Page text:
A Right to be Forgotten – the Curious Case of Claudio V. Cerullo

Earlier this week you may have read that a woman was convicted of manslaughter for encouraging a young man to take his life via text message. As put by Quintus Curtius, “[m]any voices wrongly saw this case as some sort of “free speech” issue; but closer examination of the facts paints the case in a very different light.” Namely, what she did went far beyond the pale, and her words crossed the line into criminal conduct. Words can have more of an affect than just a hurt feeling.

Over the years, my views on the First Amendment have evolved. When I first started practicing law, I’d describe myself as a total purist, and everyone should be able to say anything they want without any redress. To quote Marc Randazza, combat bad speech with good speech.

As I continued to practice and I saw more things, I started to believe that speech should not be completely unlimited, as words can have an impact on people’s careers, and this week even their lives.

Which brings us to the curious case of Dr. Claudio V. Cerullo. I met Claudio about a year ago, and we’ve since become friends (even though he’s a Dallas Cowboys fan). Claudio runs an organization called “Teach Anti-Bully“. This weekend Claudio’s organization presented a disabled man with a Medal of Courage in front of the Rocky statue after he was the victim of an assault.

Teach Anti-Bully is a cool organization that helps a lot of kids out. I’m sure many out there wish there were resources on bullying when they were kids.

Interestingly, when you google Claudio, the first link that comes up is a wild story about a high school principal who was arrested for stealing a pair of sunglasses and impersonating an FBI officer. That’s technically true. Claudio was arrested and charged with those felonies.

However, it also turns out that there’s a bit more to the story. It came out that what actually happened is the store clerk believed a business card was an FBI badge (why would an FBI badge have an email address and phone number on it, but that’s besides the point). The sunglasses were also later found in the store. So, no one stole the glasses or impersonated an officer. But, as often happens, at the advice of counsel, Claudio pled guilty to Disorderly Conduct, which is basically a traffic ticket, to avoid the expense and hassle of going back to court. I would have probably done the same thing. Nevertheless, if you read the Lehigh Valley articles, they certainly seem to imply that Claudio did something salaciously wrong.

The accuracy behind the stories is really besides the point. Here is my question… seven years later, the story of a high school principal who allegedly tried to steal a pair of sunglasses and impersonate an FBI officer remains at the top of Claudio’s google results. He no longer works as a principal, he paid the county a small fine, gotten married, and started a non-profit.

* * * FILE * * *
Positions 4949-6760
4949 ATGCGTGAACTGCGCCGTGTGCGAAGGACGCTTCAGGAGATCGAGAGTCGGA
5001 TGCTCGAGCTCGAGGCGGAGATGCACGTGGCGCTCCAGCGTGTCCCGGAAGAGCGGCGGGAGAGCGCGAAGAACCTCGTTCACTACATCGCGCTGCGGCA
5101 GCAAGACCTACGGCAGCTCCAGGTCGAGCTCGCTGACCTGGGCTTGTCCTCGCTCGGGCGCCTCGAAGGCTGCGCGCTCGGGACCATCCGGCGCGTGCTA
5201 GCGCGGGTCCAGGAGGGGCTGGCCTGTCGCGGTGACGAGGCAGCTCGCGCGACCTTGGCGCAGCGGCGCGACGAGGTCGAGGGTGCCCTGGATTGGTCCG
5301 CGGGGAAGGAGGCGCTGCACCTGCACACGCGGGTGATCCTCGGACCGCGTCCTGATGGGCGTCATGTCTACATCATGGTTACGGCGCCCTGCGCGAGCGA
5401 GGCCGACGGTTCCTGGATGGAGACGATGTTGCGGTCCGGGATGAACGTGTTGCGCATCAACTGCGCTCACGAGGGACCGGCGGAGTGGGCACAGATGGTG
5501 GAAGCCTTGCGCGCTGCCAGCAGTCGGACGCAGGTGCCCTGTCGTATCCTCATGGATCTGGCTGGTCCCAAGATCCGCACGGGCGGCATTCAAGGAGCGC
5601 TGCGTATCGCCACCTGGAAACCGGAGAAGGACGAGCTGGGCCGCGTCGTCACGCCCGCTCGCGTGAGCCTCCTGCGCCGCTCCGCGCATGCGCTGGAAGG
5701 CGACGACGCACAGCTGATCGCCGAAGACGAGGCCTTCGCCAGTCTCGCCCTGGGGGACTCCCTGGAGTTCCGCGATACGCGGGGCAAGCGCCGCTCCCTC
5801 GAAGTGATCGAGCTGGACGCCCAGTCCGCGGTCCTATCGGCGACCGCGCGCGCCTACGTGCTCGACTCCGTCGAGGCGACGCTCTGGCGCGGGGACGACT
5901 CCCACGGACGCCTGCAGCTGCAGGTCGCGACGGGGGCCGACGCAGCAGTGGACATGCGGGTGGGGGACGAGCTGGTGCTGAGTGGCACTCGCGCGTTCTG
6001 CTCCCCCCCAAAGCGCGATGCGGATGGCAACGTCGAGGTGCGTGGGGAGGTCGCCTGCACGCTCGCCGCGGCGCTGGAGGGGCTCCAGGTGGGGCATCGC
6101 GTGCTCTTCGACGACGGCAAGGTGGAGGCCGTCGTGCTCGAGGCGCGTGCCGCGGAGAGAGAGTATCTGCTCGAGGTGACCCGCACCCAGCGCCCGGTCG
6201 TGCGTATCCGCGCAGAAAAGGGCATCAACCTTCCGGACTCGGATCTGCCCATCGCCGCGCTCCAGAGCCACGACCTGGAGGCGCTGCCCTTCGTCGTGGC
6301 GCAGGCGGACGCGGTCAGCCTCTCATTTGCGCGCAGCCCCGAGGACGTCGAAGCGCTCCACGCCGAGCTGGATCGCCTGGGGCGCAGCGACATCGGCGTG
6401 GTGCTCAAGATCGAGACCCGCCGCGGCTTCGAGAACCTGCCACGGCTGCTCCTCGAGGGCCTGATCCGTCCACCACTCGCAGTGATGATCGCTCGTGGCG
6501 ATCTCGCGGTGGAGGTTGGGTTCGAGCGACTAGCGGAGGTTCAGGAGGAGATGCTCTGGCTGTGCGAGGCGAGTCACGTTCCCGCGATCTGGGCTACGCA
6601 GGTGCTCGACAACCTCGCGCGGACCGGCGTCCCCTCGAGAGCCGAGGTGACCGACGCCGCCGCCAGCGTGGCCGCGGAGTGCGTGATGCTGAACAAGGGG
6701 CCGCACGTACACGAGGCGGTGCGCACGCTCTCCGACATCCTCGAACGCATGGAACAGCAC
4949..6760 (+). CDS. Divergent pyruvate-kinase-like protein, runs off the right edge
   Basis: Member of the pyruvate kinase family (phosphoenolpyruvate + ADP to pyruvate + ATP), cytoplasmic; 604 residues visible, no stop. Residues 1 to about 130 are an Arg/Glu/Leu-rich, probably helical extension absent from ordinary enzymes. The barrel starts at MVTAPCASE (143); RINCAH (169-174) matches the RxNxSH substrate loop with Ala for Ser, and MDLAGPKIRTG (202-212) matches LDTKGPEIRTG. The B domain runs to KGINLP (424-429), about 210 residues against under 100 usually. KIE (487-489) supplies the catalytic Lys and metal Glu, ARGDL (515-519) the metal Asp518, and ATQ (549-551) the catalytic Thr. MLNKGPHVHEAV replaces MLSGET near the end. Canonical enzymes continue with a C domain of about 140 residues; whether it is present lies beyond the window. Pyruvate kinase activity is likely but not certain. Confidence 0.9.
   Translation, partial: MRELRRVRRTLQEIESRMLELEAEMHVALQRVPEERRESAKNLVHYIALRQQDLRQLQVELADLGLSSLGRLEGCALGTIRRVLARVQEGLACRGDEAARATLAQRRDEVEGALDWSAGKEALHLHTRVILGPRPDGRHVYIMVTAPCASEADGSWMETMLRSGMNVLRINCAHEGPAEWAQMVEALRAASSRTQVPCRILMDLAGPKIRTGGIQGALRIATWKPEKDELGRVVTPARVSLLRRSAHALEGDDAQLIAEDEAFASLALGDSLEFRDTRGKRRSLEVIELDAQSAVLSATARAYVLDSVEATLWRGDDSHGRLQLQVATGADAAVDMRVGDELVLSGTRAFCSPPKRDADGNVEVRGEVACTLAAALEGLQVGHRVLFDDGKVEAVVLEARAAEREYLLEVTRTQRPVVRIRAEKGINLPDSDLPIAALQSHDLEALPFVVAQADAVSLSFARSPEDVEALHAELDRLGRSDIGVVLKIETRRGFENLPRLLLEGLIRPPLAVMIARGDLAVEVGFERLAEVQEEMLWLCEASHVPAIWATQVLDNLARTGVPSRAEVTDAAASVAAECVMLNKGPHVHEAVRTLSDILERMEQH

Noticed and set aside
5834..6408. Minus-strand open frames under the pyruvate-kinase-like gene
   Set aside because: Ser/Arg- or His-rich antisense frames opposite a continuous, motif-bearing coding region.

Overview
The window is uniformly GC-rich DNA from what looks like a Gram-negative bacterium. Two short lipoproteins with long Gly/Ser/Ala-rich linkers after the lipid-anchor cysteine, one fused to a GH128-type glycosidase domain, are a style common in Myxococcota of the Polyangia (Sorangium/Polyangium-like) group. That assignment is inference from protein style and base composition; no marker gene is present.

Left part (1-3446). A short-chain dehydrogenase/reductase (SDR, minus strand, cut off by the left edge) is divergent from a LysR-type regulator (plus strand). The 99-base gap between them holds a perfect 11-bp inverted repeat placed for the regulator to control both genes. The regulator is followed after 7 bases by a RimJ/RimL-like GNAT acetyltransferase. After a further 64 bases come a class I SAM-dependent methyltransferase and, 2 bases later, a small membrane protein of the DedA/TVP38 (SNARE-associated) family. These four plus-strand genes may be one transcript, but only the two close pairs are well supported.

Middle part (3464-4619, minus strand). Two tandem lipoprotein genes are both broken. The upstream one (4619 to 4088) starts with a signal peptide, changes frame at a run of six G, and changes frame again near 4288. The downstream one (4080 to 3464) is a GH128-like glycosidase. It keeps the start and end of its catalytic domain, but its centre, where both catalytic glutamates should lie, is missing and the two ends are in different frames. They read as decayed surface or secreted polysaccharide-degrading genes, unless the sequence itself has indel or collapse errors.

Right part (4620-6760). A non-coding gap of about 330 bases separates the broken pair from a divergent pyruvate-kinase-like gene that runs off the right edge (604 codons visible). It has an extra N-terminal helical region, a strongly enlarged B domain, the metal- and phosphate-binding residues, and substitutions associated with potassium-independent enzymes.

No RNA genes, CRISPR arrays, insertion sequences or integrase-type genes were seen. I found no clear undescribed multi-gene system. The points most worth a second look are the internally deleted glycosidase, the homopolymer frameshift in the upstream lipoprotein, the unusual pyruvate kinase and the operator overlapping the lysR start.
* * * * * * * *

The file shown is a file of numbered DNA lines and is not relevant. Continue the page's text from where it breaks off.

At what point should this story be forgotten? Even ten years ago, if a newspaper article was published about a person, it would be read, discussed for a week, and eventually find itself on the bottom of the bird cage. Now with the internet, stories are enshrined forever.

This means that for the last seven years, Claudio has had to explain these two articles to every single potential employer, donor to his foundation, and anyone who decides to run a google search. All for pleading guilty to what essentially amounts to a traffic ticket. The man was convicted of a summary offense, not a lifetime of shame. Yet…

Marc Randazza wrote about a “Right to be Forgotten” online, legislation that has been passed in Europe. This legislation doesn’t remove articles from the internet, instead it causes search engines not to find them. The article remains “up”, but it’s not the first thing a person finds about another person after a period of time. I think this legislation is both sensible and humane. It allows people like Claudio to move on with his life.

Is this First Amendment blasphemy? I don’t think so. At some point, a story is no longer newsworthy. It adds nothing to the public discourse. All it does is damage the individual who it’s about while serving no benefit to the public.

This is an especially curious case because Claudio is not a public figure, and pleading guilty to a disorderly conduct charge is like paying a traffic ticket.

At what point does everyone just get to move on with their lives?

24 Responses to A Right to be Forgotten – the Curious Case of Claudio V. Cerullo